In this thought-provoking book, professionals in the field of aging examine the history and concept of the life review. The life review--a theory about the nature of the life cycle first presented in 1962--has become a foundation for program development with the elderly. This unique analysis of the life review goes beyond the early formulation both in theory and practice. Critics of the life review suggest ways in which the theory can be modified and expanded and offer several unique methods of creatively adapting these criticisms and changes to practical purposes. Proponents of the life review--while emphasizing that reminiscence is not a panacea--proclaim its historical, educational, and therapeutic value.
Table of Contents
Contents Preface: “Whom the Gods Would Destroy They First Make Popular”
- I. Introduction
- Twenty-Five Years of the Life Review: Where Did We Come From? Where Are We Going?
- II. Theory and Interpretation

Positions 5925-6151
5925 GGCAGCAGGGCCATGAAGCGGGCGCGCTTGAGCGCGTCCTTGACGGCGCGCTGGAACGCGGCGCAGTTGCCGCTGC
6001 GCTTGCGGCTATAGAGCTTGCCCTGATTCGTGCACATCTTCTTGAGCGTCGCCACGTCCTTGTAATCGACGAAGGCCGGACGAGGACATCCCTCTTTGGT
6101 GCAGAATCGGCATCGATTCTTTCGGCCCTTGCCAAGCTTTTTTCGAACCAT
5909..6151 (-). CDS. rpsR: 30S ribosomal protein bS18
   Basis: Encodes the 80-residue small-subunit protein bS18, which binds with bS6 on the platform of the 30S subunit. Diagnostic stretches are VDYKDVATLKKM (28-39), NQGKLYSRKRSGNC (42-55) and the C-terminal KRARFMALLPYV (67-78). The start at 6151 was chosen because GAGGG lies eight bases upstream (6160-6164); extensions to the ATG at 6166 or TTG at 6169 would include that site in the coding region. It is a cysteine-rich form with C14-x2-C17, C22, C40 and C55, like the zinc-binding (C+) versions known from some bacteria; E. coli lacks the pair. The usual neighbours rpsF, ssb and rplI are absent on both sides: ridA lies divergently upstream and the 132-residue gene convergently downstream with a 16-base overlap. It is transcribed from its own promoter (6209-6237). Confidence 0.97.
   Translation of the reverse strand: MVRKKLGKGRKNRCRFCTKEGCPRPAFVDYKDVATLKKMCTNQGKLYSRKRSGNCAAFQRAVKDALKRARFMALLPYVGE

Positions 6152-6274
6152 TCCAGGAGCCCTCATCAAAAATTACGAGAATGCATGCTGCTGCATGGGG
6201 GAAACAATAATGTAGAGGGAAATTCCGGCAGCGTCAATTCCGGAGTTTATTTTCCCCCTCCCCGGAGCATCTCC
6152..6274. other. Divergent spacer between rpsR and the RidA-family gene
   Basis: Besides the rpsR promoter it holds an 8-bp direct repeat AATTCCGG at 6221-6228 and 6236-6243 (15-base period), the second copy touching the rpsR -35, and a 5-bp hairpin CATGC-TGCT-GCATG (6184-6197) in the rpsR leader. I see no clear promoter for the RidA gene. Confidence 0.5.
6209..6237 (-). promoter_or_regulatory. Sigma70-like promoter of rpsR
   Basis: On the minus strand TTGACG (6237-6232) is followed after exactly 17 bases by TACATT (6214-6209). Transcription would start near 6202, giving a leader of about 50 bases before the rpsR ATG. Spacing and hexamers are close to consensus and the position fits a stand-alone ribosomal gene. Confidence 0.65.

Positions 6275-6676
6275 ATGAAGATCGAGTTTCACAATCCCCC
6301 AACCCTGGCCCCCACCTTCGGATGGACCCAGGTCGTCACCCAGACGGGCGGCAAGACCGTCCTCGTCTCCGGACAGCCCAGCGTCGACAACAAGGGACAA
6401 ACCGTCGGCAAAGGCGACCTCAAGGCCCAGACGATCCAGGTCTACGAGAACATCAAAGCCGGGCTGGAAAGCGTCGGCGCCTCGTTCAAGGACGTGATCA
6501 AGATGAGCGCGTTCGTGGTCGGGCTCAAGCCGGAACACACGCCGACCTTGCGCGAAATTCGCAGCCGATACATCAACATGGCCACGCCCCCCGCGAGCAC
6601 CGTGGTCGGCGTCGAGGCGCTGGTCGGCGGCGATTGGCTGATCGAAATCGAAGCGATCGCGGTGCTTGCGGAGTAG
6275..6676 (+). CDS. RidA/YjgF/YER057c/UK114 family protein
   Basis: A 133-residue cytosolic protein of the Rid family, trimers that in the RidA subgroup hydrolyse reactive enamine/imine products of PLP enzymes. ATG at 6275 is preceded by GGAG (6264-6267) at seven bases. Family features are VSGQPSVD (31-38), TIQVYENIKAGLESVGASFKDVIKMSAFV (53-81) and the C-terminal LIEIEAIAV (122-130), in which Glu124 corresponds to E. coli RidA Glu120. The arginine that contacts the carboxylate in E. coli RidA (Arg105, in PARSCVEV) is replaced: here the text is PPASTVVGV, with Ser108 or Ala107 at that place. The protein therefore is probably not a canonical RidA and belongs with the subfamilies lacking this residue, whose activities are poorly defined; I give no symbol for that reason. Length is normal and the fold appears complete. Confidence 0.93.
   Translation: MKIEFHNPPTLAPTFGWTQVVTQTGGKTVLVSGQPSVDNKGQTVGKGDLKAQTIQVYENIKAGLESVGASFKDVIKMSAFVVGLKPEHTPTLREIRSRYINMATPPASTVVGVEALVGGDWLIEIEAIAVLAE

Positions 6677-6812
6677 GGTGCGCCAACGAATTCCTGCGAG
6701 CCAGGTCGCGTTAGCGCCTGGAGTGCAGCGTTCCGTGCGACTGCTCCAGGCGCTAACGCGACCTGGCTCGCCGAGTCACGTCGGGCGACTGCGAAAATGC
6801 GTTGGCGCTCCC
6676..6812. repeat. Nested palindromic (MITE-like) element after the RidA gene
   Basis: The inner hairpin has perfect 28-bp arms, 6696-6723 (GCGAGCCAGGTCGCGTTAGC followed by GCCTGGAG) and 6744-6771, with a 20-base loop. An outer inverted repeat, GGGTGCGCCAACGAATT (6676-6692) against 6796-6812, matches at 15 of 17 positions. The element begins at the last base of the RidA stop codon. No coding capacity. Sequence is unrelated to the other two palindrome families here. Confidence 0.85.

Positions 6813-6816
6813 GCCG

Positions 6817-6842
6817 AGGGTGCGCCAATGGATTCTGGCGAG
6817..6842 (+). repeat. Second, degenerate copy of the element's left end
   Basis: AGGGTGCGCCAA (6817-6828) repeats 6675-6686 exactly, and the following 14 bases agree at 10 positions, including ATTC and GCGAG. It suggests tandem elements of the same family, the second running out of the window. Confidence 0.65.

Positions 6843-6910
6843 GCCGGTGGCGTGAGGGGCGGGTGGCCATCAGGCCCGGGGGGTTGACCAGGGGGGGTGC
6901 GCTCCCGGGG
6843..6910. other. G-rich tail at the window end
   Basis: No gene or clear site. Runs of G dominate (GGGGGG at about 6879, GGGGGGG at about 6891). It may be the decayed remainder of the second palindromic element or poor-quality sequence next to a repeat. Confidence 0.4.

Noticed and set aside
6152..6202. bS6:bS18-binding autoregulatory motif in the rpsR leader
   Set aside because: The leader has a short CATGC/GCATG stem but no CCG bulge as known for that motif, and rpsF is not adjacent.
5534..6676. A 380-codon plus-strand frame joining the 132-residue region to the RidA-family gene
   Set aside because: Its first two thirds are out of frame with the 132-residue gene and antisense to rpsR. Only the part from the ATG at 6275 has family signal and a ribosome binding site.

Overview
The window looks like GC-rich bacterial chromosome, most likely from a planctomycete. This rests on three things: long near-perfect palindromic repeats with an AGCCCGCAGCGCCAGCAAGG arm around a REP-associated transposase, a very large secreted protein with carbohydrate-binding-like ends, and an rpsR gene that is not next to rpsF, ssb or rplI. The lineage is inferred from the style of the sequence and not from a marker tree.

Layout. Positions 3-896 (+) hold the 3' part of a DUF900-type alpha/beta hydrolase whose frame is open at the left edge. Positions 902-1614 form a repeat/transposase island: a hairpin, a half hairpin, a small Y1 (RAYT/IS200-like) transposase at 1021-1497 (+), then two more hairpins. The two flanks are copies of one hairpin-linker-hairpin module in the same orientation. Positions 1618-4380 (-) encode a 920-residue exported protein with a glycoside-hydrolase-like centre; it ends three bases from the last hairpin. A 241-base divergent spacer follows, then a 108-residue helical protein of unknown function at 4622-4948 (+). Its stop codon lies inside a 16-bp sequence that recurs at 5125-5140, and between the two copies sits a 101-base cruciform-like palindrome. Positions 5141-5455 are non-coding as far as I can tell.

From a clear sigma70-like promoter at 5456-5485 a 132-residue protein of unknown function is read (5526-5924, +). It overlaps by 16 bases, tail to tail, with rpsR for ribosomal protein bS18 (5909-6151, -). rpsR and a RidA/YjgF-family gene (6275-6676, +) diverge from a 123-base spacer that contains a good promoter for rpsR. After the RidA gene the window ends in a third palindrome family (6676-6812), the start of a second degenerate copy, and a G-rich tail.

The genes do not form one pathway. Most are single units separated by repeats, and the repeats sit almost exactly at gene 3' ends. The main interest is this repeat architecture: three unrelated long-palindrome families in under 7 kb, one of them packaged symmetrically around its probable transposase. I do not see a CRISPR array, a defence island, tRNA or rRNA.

- Reminiscence, Identity, Sentimentality: Simone de Beauvoir and the Life Review
- Rediscovered Lives: Work With Older People in the Search for Time Past
- Grandparenthood, Life Review, and Psychosocial Development
- Late Life Divorce and the Life Review
- III. Adaptations and Applications
- All That Our Eyes Have Witnessed: Memories of a Living History Workshop in the South Bronx
- Images From the Occupational Years: The Reminiscences of Retirees and Their Implications for Social Work Practice
- The Young, the Old, and the Life Review: Report on a Brookdale Project
- Transformation: Life Review and Communal Theater